2. If it’s fake, then you should also expect cute little touches: designer logos for publicity campaigns ready to launch at a moment’s notice, be it “Je suis Charlie” or that cute little Eiffel Tower inscribed in a peace symbol. There weren’t any props to go with the Russian jet disaster—unless you count that tasteful Charlie Hebdo cartoon of a jihadi rocket having anal sex with an airliner. There might also be a few traditional tidbits designed to feed a media frenzy, such as a fake passport found lying next to one of the perpetrators—because when terrorists go on suicide missions they always take their fake passports with them. The people who are charged with designing these events lack imagination and usually just go with whatever worked before.

We should certainly expect there to be more fake massacres of this sort—whenever the political situation becomes sufficiently fraught to call for one—because at this point ready-to-go jihadi terrorist cells are something of a sunk cost and can be deployed very cheaply and effectively. Of course we should grieve for the victims, but there is something far more important at stake than mere human lives, which are, deplorably, becoming cheaper with each passing year. We should grieve for the truth.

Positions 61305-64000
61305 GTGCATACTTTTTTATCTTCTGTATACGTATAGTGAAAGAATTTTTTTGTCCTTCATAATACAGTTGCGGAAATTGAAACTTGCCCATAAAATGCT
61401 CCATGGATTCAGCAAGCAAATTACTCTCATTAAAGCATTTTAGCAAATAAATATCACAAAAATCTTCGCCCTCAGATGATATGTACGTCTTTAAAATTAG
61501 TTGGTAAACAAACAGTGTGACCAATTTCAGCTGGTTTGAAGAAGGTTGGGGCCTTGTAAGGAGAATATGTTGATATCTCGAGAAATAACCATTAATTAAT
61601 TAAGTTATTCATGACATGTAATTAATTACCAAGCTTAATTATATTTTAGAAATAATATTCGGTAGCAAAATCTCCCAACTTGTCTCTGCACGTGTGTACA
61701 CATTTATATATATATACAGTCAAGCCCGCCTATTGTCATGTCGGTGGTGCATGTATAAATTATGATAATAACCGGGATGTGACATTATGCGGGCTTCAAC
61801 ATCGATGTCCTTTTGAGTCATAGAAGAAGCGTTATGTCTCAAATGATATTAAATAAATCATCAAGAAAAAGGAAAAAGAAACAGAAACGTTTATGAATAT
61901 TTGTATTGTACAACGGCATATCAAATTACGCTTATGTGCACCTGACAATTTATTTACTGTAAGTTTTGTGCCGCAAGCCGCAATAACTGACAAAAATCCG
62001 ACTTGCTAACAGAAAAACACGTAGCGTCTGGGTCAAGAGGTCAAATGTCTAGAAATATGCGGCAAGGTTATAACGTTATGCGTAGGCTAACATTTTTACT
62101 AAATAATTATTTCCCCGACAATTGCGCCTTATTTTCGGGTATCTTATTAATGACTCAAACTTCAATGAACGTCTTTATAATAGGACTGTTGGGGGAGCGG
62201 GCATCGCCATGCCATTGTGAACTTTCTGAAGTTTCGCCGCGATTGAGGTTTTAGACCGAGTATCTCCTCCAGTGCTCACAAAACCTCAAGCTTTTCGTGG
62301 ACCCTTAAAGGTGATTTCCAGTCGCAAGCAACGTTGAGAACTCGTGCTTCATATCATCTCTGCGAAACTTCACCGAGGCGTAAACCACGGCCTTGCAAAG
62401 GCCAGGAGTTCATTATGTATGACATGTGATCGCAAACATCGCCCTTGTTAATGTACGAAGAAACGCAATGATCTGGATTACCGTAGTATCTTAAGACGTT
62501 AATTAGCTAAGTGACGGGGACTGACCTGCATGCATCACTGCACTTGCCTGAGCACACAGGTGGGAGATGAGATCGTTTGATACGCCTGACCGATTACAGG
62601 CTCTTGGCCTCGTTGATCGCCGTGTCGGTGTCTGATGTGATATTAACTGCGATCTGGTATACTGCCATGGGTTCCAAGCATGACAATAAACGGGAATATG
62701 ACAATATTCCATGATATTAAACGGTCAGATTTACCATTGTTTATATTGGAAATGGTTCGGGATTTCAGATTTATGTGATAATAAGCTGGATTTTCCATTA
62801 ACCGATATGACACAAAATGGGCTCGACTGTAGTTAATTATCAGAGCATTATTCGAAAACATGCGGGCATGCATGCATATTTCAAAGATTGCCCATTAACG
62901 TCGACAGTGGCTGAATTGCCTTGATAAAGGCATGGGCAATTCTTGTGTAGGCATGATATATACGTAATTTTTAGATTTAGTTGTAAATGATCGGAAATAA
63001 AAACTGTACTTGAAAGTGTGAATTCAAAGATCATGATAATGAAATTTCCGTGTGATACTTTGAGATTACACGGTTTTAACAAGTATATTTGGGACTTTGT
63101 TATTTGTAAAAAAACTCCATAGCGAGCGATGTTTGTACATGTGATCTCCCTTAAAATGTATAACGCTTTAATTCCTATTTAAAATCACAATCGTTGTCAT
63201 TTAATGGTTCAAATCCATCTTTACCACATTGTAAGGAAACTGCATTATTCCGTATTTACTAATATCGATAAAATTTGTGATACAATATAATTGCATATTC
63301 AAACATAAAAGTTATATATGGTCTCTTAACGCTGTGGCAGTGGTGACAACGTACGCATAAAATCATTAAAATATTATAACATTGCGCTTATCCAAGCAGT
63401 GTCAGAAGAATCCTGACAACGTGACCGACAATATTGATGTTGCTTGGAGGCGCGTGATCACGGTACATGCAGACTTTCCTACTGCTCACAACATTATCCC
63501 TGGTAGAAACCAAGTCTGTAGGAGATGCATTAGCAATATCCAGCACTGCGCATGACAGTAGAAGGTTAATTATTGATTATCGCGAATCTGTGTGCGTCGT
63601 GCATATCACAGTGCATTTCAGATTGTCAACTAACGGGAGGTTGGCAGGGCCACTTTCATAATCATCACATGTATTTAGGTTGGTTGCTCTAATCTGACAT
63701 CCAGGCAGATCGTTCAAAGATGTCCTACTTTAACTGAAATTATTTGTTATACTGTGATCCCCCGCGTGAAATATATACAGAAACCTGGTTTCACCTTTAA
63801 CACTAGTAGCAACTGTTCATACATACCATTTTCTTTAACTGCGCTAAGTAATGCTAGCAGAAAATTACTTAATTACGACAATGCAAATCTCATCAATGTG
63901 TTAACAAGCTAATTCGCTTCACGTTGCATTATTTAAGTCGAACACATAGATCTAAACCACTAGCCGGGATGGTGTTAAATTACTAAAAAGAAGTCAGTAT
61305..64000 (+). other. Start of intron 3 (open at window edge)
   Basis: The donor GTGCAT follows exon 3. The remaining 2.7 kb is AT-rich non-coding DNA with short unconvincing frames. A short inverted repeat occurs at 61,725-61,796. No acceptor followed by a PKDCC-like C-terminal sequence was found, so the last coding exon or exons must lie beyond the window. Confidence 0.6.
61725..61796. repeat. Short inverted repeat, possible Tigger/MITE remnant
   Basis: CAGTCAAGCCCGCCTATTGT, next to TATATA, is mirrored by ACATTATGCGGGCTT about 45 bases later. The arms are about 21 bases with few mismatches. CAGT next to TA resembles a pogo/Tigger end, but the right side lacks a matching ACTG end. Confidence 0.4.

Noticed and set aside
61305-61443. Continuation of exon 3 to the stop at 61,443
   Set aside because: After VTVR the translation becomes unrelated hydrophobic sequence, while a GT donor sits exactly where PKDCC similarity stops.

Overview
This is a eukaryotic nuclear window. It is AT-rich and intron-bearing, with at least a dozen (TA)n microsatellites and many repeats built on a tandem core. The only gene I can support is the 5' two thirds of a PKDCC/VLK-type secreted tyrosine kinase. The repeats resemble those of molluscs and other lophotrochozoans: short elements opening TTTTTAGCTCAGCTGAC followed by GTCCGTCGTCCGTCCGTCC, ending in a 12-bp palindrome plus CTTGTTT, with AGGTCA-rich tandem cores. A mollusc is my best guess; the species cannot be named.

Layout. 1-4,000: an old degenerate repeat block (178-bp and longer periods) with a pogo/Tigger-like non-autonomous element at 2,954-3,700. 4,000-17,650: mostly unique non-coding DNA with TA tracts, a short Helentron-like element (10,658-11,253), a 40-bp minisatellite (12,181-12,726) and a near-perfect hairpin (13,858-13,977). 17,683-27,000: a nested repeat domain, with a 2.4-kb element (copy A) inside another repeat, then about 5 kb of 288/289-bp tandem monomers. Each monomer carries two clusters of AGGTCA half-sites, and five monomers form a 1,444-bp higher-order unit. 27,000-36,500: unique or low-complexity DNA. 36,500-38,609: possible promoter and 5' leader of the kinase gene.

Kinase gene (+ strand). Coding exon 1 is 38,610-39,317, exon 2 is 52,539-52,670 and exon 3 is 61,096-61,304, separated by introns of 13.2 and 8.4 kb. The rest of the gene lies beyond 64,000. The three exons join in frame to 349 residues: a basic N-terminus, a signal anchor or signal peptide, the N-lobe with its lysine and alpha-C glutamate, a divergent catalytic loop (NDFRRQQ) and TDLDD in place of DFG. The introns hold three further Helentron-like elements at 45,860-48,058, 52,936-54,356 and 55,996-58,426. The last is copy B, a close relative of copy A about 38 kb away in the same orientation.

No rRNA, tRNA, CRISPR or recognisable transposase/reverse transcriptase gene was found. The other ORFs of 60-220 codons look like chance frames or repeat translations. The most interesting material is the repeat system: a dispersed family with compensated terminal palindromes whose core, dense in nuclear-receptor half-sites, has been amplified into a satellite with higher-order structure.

November 16, 2015 Posted by | Deception, False Flag Terrorism, Mainstream Media, Warmongering, Timeless or most popular | , , , , , , , , , | Leave a comment

France Has a Powerful and Controversial New Surveillance Law

By Arik Hesseldahl – <re/code> – November 14, 2015

As it plans its response to a series of six terrorist attacks Friday night that killed 129 and injured 352, the government of France will likely step up its efforts to keep tabs on the movements and communications of people within its borders.

As it happens, the attacks have occurred only a few months after legislators in that country passed a sweeping new surveillance law that gives the government broad powers to closely monitor the mobile phone and Internet communications of French citizens.